“Join us for our newest group exercise class—Zumba!” the flier read. “What the heck is Zumba?” I remember thinking. I was 13 years old in the locker room of the YMCA in Charlotte, NC. When I asked my group fitness fanatic mother about it later, even she didn’t know what the class was. After a bit of Googling, we found out Zumba is, essentially, a dance fitness class.
The following Thursday, my mother (who was just excited that I was finally old enough to participate in the group exercise classes) dragged me to this mysterious dance class. The music was already blasting as we walked in. The instructor was at the front of the room decked out in vibrant clothes with “Zumba” plastered all over them. Class participants were lined up in rows in front of the instructor and the mirrored wall behind her. I immediately made a bee line for the back row in the back corner of the room.
Now, I’d be lying if I said that first class (or that first month) of Zumba was easy…and I’d definitely be lying if I said I looked good doing it. Luckily for me, everyone in the class was new too. We all stumbled through the warm-up dance, a sort of grapevine dance, as we followed the instructor’s moves and her few spoken directions. We laughed our way through some of the Latin moves that us Southern white folk had never encountered. We tried to mimic every move the same exact way the instructor did—and didn’t look nearly as sexy doing it. But here’s the thing: no matter how ridiculous we looked or felt, by the end of it we were sweating, we were invigorated, and we were hooked.
The thing about Zumba is that it’s seriously fun. As a track/cross country runner and a swimmer, this was a completely new experience for me. I’ve never dreaded a Zumba class the way I dread a running workout. The music pumps you up, and the dancing and occasional happy howls of Spanish words (or “Zumba! Zumba!”) from the instructor and crowd just make it feel like a party. It’s incredibly exciting to finally get a dance move down or add your own unique style to a move. You quickly learn that it doesn’t really matter if you don’t hit every step along with the instructor. Some people even do their own thing—which is encouraged. My mom often modifies moves that won’t affect her bad knees, and I often exaggerate moves to incorporate more muscle groups. You make the workout yours, and no one else truly cares.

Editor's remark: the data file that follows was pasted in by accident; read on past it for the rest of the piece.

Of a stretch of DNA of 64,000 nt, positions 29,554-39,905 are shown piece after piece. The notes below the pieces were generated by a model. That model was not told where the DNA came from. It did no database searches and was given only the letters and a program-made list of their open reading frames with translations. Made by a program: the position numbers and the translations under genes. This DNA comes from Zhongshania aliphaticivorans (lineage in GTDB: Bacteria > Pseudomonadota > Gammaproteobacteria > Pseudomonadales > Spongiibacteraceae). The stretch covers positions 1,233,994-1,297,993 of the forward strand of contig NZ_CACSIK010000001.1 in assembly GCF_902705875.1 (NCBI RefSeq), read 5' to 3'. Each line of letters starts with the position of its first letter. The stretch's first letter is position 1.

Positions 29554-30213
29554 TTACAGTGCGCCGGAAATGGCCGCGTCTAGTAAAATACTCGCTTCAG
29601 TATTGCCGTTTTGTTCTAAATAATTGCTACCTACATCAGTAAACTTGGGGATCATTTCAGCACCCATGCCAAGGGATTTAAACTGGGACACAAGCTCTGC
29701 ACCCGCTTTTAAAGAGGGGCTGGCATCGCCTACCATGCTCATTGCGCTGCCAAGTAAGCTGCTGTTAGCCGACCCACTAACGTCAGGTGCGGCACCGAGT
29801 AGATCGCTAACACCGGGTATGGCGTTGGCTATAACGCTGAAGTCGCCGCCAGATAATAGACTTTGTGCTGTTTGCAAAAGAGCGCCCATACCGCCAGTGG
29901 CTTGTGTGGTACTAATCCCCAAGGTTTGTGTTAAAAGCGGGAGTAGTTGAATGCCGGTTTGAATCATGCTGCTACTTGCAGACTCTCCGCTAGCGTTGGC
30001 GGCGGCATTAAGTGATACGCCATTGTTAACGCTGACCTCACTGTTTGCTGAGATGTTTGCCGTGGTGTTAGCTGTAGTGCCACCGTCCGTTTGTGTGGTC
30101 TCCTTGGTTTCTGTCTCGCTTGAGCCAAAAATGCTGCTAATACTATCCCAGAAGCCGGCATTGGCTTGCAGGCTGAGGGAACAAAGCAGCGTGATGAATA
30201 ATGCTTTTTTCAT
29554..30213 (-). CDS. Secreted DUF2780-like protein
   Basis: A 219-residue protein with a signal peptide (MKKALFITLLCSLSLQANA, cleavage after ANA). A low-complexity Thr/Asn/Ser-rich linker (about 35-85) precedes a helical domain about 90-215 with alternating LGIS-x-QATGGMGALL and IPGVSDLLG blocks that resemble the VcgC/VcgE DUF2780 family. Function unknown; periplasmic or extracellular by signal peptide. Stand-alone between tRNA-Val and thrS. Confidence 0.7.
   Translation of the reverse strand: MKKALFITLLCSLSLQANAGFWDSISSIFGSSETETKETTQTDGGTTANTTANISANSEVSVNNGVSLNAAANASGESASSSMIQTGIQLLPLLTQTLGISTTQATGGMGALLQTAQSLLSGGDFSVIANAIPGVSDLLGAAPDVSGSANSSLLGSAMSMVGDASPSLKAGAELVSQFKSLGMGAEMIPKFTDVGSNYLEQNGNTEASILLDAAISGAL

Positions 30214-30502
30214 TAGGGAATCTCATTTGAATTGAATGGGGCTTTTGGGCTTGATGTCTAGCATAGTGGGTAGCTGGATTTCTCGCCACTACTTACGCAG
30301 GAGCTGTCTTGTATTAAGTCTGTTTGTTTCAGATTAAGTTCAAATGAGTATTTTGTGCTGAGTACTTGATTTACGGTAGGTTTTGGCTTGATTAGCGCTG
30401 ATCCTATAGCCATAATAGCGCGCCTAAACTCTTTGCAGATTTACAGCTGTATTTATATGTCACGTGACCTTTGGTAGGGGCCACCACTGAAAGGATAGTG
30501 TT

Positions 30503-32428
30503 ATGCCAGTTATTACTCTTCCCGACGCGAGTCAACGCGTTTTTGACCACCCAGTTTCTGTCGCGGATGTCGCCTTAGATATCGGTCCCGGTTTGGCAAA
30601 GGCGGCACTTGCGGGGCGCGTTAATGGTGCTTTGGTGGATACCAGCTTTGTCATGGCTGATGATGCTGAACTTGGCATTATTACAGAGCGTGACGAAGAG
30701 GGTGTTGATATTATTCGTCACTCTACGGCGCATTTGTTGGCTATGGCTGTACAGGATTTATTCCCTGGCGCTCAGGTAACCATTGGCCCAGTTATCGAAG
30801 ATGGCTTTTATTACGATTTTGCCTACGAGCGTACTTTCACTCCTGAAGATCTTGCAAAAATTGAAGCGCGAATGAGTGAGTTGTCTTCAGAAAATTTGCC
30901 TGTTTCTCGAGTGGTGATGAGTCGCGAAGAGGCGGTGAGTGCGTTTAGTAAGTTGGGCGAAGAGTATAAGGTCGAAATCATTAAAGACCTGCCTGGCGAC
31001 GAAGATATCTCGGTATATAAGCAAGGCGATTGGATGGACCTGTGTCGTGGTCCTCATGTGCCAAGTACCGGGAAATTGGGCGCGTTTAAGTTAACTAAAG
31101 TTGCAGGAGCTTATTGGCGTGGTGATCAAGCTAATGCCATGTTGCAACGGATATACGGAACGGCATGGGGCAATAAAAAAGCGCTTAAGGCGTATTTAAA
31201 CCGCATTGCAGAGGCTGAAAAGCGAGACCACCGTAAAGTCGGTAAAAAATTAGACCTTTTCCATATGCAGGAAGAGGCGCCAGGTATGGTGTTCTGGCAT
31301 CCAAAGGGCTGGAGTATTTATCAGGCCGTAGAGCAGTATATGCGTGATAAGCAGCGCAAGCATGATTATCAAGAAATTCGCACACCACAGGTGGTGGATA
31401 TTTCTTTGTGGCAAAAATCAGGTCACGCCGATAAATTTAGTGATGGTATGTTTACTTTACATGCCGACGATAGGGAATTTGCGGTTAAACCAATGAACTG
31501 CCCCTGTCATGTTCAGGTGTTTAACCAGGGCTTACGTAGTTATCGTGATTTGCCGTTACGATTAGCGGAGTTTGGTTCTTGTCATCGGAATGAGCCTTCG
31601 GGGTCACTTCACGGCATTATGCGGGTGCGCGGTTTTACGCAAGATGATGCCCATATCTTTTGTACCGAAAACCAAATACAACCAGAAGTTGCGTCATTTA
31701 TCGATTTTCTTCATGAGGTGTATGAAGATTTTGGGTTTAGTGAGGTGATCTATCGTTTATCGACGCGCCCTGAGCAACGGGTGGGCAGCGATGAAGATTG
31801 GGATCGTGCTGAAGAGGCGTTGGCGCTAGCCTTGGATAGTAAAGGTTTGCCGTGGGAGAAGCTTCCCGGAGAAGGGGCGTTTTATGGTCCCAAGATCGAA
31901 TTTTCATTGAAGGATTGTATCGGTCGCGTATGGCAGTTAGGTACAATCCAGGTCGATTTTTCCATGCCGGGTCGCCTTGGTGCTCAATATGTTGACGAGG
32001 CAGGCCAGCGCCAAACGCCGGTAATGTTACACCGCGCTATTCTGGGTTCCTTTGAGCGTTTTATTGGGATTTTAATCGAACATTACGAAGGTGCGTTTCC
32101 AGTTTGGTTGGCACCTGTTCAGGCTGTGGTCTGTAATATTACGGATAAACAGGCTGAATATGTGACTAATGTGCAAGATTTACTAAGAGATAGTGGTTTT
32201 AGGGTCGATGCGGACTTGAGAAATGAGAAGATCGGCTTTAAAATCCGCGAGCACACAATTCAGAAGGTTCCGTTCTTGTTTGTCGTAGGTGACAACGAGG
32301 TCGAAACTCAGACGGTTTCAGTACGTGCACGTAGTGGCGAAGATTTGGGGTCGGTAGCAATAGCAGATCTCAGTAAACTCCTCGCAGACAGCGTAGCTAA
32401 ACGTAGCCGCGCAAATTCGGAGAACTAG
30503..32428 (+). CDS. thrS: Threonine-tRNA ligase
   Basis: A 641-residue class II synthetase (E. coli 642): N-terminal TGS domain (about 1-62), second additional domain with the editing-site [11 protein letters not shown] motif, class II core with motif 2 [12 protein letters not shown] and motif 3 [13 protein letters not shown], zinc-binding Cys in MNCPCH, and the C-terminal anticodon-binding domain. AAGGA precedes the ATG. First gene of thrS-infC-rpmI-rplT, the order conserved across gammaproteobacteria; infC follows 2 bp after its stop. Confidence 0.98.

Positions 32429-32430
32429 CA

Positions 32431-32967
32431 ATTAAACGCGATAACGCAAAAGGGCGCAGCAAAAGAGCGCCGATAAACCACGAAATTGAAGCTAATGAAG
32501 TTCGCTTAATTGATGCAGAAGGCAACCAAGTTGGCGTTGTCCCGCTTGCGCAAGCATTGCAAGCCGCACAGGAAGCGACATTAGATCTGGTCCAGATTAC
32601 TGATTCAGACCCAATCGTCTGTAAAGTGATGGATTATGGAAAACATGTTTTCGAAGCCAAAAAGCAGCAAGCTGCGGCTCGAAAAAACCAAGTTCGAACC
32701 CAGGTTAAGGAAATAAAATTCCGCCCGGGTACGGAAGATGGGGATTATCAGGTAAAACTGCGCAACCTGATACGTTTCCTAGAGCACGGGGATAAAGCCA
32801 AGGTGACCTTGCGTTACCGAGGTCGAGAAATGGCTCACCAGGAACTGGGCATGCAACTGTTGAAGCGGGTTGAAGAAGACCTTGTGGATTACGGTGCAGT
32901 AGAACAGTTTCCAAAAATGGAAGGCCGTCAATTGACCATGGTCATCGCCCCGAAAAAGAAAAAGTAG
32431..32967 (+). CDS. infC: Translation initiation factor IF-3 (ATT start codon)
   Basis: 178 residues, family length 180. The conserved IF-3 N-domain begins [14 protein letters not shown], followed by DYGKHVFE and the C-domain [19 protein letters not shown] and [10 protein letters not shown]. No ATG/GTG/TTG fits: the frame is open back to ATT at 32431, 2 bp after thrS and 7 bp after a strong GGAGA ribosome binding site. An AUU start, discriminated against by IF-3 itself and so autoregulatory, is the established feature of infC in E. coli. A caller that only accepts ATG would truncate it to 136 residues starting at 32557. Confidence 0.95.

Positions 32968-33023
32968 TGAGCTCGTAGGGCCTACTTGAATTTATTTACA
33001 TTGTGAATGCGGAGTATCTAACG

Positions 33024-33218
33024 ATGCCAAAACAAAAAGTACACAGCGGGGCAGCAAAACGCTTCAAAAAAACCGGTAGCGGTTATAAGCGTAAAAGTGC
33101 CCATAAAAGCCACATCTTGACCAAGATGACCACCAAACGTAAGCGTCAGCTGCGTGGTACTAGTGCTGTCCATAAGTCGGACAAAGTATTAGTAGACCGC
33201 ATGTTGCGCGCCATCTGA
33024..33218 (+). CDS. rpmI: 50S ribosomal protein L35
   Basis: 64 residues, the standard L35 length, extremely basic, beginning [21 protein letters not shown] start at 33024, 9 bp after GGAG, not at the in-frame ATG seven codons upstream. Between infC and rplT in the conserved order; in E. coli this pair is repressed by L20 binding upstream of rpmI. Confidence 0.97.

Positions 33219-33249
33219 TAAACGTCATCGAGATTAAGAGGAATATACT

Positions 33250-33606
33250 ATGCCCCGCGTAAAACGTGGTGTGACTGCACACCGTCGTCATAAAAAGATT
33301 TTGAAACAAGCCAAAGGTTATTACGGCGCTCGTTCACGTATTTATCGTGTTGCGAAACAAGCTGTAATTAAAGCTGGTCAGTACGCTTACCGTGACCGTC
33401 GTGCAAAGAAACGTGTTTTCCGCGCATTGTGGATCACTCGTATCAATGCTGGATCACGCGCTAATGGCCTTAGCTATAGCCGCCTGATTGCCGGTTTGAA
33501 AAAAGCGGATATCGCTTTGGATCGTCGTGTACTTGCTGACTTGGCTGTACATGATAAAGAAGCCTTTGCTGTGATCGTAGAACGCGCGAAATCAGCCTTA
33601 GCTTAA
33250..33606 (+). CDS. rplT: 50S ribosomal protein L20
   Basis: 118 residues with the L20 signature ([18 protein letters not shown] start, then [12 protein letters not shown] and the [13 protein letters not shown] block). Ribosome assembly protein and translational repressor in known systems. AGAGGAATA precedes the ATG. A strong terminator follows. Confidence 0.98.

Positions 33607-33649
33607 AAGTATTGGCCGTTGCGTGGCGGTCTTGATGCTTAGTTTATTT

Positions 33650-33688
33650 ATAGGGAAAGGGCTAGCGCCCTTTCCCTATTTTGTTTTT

Week after week, my mom and I came back for more. On a good week, I was doing a Zumba class every other day. I went from the back corner of the room to the front and center, sometimes even getting pulled up by the instructor to demonstrate. I realized that each instructor brought a totally different vibe and workout to the room. Some used more Latin music, some more hip-hop or even rock and oldies music. Some incorporated more cardio, and some added more strength and toning. I got to know instructors’ routines and regularly attended the classes that I enjoyed the most. After getting a decent amount of comments on my dance abilities, I decided to get licensed to teach Zumba myself!
Zumba may not be for everyone, but I’ve certainly seen a huge variety of people participating in it. Most gyms offer general “Zumba,” where I’ve seen women and men, from early teens to late eighties! Seriously, some of you old people can bust a move! The organization even offers different types of classes like Zumbini (0–3 years), Zumba Kids Jr. (4–6 years), Zumba Kids (7–11 years), Zumba Gold (for older adults), Zumba Toning (where you hold weights while you dance), and more! If you’re looking for a workout that is fun yet effective, I’d definitely suggest giving Zumba a try—ditch the workout, join the party!
Photo credit: Simon Schoeters / Flickr / CC BY 2.0